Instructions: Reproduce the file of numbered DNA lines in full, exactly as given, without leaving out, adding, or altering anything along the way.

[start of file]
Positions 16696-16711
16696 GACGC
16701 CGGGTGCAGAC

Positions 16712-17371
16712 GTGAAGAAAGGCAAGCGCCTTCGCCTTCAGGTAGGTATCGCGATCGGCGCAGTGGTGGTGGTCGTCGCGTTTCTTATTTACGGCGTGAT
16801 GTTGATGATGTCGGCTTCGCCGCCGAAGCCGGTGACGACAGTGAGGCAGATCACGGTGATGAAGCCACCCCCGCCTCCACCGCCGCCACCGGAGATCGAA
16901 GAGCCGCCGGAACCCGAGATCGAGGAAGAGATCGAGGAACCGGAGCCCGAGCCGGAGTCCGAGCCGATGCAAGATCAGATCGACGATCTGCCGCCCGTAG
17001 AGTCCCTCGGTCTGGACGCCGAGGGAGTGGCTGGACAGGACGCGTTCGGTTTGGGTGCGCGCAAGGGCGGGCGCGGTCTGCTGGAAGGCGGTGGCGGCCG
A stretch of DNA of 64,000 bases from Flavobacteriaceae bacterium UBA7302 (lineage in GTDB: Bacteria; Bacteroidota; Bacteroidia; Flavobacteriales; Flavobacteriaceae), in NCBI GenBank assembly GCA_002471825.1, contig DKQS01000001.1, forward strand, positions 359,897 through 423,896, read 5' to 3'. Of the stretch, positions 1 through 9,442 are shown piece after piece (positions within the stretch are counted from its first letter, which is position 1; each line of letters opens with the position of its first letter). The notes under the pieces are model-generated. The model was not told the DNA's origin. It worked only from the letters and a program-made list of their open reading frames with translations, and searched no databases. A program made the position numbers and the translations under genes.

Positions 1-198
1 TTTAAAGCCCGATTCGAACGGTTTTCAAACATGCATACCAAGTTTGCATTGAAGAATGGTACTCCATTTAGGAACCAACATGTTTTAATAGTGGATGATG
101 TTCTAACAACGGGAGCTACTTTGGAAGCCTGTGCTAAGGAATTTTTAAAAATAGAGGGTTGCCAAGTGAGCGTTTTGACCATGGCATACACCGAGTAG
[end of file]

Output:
Positions 16696-16711
16696 GACGC
16701 CGGGTGCAGAC

Positions 16712-17371
16712 GTGAAGAAAGGCAAGCGCCTTCGCCTTCAGGTAGGTATCGCGATCGGCGCAGTGGTGGTGGTCGTCGCGTTTCTTATTTACGGCGTGAT
16801 GTTGATGATGTCGGCTTCGCCGCCGAAGCCGGTGACGACAGTGAGGCAGATCACGGTGATGAAGCCACCCCCGCCTCCACCGCCGCCACCGGAGATCGAA
16901 GAGCCGCCGGAACCCGAGATCGAGGAAGAGATCGAGGAACCGGAGCCCGAGCCGGAGTCCGAGCCGATGCAAGATCAGATCGACGATCTGCCGCCCGTAG
17001 AGTCCCTCGGTCTGGACGCCGAGGGAGTGGCTGGACAGGACGCGTTCGGTTTGGGTGCGCGCAAGGGCGGGCGCGGTCTGCTGGAAGGCGGTGGCGGCCG
A stretch of DNA of 64,000 bases from Flavobacteriaceae bacterium UBA7302 (lineage in GTDB: Bacteria; Bacteroidota; Bacteroidia; Flavobacteriales; Flavobacteriaceae), in NCBI GenBank assembly GCA_002471825.1, contig DKQS01000001.1, forward strand, positions 359,897 through 423,896, read 5' to 3'. Of the stretch, positions 1 through 9,442 are shown piece after piece (positions within the stretch are counted from its first letter, which is position 1; each line of letters opens with the position of its first letter). The notes under the pieces are model-generated. The model was not told the DNA's origin. It worked only from the letters and a program-made list of their open reading frames with translations, and searched no databases. A program made the position numbers and the translations under genes.

Positions 1-198
1 TTTAAAGCCCGATTCGAACGGTTTTCAAACATGCATACCAAGTTTGCATTGAAGAATGGTACTCCATTTAGGAACCAACATGTTTTAATAGTGGATGATG
101 TTCTAACAACGGGAGCTACTTTGGAAGCCTGTGCTAAGGAATTTTTAAAAATAGAGGGTTGCCAAGTGAGCGTTTTGACCATGGCATACACCGAGTAG